French enter last Islamist stronghold in Mali

French troops took up positions at Kidal, the last Islamist bastion in Mali's north, as Paris called for peace talks between the government and "legitimate representatives" from the north.

  • Published: 30/01/2013 at 11:44 AM
  • Newspaper section: news

French troops patrol the Malian city of Gao on January 30, 2013. French troops on Wednesday entered Kidal, the last Islamist bastion in Mali's north after a whirlwind Paris-led offensive, as France urged peace talks to douse ethnic tensions targeting Arabs and Tuaregs.

French troops arrived at the Kidal airport just days after the capture of Gao and Timbuktu and after lightning push north, which Paris hopes now to wind down with a handover to African forces.

Now, said France, the talking had to start.

"This political process now has to advance concretely," French foreign ministry spokesman Philippe Lalliot said Wednesday.

He called for talks with the legitimate representatives of the northern peoples and "non-terrorist armed groups" that recognise the integrity of Mali.

"Only a north-south dialogue will prepare the ground for the Malian state to return to the north of the country," he said.

The United States also called for Malians to refrain from revenge attacks on Tuaregs or other ethnic minorities.

French Defence Minister Jean-Yves Le Drian said Wednesday the troops at Kidal had been unable to leave the airport there because of a sandstorm.

But a spokesman for the newly formed Islamic Movement of Azawad (MIA), which on Monday announced it had taken control of the town, said its leader was speaking to the French there.

The MIA says it has split from the home-grown Islamist group Ansar Dine ("Defenders of the Faith"), that it rejects "extremism and terrorism" and wants to find a peaceful solution to Mali's crisis.

On Wednesday, the group warned against the deployment of Malian and West African troops in the Kidal region.

It launched "an urgent appeal to the international community and France to see that (they) do not enter... the region of Kidal before a political solution is found".

"It's the only condition" the group was imposing "to fully contribute to the fight against terrorism and the definite resolution to the crisis," the statement added.

Kidal lies 1,500 kilometres (930 miles) northeast of the capital Bamako and until recently was controlled by the Islamists of Ansar Dine.

Ansar Dine and two other Islamist groups took advantage of the chaos following a military coup in Bamako last March to seize the north, imposing a brutal form of Islamic law.

Offenders suffered whippings, amputations and in some cases were executed while Islamists also destroyed sacred shrines in the ancient city of Timbuktu they considered idolatrous.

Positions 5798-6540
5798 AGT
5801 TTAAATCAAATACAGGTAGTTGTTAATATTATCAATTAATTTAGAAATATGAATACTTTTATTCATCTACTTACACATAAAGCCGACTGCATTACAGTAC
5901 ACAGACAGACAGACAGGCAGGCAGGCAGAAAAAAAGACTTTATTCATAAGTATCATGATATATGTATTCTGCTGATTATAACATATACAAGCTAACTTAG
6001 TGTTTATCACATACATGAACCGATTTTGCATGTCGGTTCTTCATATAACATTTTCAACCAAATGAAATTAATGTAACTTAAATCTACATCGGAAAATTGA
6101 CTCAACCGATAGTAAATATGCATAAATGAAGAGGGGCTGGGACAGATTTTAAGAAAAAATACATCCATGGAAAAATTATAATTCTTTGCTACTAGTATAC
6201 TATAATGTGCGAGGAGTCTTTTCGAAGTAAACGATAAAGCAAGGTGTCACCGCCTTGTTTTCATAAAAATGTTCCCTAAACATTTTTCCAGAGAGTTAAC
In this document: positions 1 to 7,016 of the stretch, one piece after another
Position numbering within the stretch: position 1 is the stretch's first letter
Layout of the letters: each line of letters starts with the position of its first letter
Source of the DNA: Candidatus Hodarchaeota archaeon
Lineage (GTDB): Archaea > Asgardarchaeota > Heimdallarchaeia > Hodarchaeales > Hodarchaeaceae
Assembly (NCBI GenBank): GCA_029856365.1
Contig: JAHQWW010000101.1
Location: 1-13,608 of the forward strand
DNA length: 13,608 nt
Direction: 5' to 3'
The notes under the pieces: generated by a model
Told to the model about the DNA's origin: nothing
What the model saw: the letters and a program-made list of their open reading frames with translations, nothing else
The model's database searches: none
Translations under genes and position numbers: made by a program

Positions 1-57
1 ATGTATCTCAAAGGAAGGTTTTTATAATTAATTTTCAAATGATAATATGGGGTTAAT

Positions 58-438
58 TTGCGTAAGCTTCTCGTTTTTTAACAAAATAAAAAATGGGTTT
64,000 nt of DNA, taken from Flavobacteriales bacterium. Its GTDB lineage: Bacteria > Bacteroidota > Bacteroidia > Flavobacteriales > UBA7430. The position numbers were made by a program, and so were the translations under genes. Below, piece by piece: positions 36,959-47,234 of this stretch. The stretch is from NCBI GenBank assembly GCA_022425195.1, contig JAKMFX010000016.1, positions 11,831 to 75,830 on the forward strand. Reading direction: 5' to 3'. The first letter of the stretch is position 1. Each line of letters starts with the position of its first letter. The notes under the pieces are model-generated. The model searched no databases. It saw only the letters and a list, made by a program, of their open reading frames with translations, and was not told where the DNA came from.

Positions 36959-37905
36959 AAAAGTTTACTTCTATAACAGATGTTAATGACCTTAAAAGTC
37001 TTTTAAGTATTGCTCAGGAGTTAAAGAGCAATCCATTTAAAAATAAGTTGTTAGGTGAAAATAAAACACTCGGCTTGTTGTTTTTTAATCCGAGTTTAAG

France swept to Mali's aid on January 11 after an Islamist advance south towards Bamako sparked fears the whole country could become a haven for terrorists. The French now have 3,500 troops on the ground.

Several reports say the main Islamist chiefs, Iyad Ag Ghaly of Ansar Dine and the Algerian Abou Zeid of Al-Qaeda in the Islamic Maghreb (AQIM), have retreated to the mountains in the Kidal region bordering Algeria and Niger.

-- France urges talks with northern groups --

For France, an essential part of rebuilding Mali's political stability is a political settlement between the provisional government in Bamako and the Tuaregs in the north who want a degree of self-rule.

Mali's parliament on Tuesday adopted a political roadmap which included a commitment to holding July 31 elections and negotiations with representatives of the north, a development welcomed by France.

The UN cultural organisation UNESCO said it would send a mission to Timbuktu as soon as possible to assess the damage done to ancient cultural sites defaced or destroyed by the Islamists.

But an expert said Wednesday that the vast majority of priceless ancient manuscripts -- feared destroyed when the Islamists torched the building housing them as they fled Timbuktu -- were safe.

Shamil Jeppie, director of the Timbuktu Manuscripts Project director at the University of Cape Town, South Africa, said more than 90 percent had been smuggled away even before the insurgents took the city last year.

At a donors' conference in the Ethiopian capital Addis Ababa Tuesday, African leaders and international officials pledged more than $455 million (340 million euros) for military operations in Mali and humanitarian aid.

Lack of cash and equipment has hampered deployment of nearly 6,000 west African troops under the African-led force for Mali (AFISMA) which is expected to take over from the French army.

Niger's Defence Minister Karidjo Mahamadou meanwhile told AFP Wednesday the country was ready to host a base for US drones monitoring movements by the Al-Qaeda-linked groups in the region.

A US official on Monday confirmed press reports that the Pentagon was planning to station drones in the region.

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